We worship a God who reveals Himself, or perhaps translates himself through art, be it the beautiful imagery and songs of the Scriptures, the created world, or what might at first appear to be a bizarre piece of participatory art; Communion, which many Christians still hold to be a real source of vitality, life and connection with the presence of God.
Western art’s most reproduced image happens to be the central image of our faith; of Christ crucified. It not only highlights the once-integral connection between the church and arts patronage, but also the value of images, symbolism and the imagination lifting our gaze from careers, money and even the work of our hands to something greater and more wondrous; a point so obvious to Catholic or Orthodox readers that it must sound stupid.
As to what that means practically to me as an illustrator at the moment, I’ve been working on some illustrations for Plough Quarterly over the last year or so. Plough is a publishing house and magazine that makes space for a range of thoughts on faith, arts and culture. They commissioned me to carve some linocuts illustrating the Kingdom of God. I’m also working on illustrations for GK Chesterton’s ‘Ballad of the White Horse’, a big poem about King Alfred which explores the fundamental differences between Christianity and nihilism. Musician and songwriter David Blower has also written a poem, and I’m beginning work on some drawings for that, too.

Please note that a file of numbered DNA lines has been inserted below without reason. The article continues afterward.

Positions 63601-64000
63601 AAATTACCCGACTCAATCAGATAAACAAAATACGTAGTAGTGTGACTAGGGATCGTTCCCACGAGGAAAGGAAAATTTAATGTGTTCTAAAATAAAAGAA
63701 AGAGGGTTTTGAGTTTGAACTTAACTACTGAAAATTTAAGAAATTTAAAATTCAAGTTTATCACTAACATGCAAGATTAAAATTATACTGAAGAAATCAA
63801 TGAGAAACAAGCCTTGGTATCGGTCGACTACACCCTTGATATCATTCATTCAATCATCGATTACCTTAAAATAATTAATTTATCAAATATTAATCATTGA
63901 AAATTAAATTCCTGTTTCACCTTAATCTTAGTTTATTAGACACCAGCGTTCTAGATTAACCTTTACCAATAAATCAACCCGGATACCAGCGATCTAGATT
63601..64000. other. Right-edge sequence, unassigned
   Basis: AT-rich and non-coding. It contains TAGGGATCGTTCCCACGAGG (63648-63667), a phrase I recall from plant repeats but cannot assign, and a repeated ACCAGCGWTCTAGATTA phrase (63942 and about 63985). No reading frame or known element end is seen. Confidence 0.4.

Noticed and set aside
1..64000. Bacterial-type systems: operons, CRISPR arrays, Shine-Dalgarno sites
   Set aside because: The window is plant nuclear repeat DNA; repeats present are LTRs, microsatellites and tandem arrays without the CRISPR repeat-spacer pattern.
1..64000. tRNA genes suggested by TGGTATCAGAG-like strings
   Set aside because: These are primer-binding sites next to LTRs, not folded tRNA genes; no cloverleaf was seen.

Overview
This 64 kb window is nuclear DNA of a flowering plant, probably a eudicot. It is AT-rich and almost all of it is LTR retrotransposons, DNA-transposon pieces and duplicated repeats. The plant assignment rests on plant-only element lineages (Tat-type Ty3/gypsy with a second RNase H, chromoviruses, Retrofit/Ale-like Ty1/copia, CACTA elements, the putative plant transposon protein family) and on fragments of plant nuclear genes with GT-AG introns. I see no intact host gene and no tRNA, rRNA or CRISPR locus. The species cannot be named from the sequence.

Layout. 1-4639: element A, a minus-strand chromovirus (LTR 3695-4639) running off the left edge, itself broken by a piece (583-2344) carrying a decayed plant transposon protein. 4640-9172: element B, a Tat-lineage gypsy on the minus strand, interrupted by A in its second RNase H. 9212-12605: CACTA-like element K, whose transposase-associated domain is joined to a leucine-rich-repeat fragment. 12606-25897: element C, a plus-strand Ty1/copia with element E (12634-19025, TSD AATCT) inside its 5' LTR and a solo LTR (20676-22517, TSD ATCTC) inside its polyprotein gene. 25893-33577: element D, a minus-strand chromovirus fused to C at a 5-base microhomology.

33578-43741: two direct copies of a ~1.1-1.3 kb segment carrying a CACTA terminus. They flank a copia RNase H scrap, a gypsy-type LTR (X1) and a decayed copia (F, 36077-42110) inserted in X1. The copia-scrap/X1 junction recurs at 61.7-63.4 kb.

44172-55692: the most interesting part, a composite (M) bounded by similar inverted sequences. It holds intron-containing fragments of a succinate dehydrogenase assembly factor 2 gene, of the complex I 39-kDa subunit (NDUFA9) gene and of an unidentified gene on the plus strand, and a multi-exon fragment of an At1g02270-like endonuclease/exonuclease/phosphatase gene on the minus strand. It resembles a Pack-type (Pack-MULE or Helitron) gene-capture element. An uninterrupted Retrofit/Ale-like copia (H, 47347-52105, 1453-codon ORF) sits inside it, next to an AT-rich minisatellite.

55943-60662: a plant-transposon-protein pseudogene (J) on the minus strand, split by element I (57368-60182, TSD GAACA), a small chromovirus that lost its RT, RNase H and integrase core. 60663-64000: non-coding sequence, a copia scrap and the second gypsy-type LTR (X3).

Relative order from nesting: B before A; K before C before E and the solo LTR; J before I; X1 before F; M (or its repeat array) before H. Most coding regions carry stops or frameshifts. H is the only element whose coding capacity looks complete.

Isaiah 2:4 gives the impression that all our work is a rehearsal for the New Creation. My prayer is that at least some of my work will still exist there, fully glorified and redeemed, without that massive gap we all feel between our intention and our actions. That hope compels us to put our hands to the good work of beating swords into ploughshares and spears into pruning hooks now, today, wherever He has placed us.
Luke Sewell is a linoprint maker and illustrator living in Birmingham. He studied Archaeology and Ancient History as an undergraduate and completed a masters in Museum Curation, before going on to develop his artwork in linoprint, photography and illustration.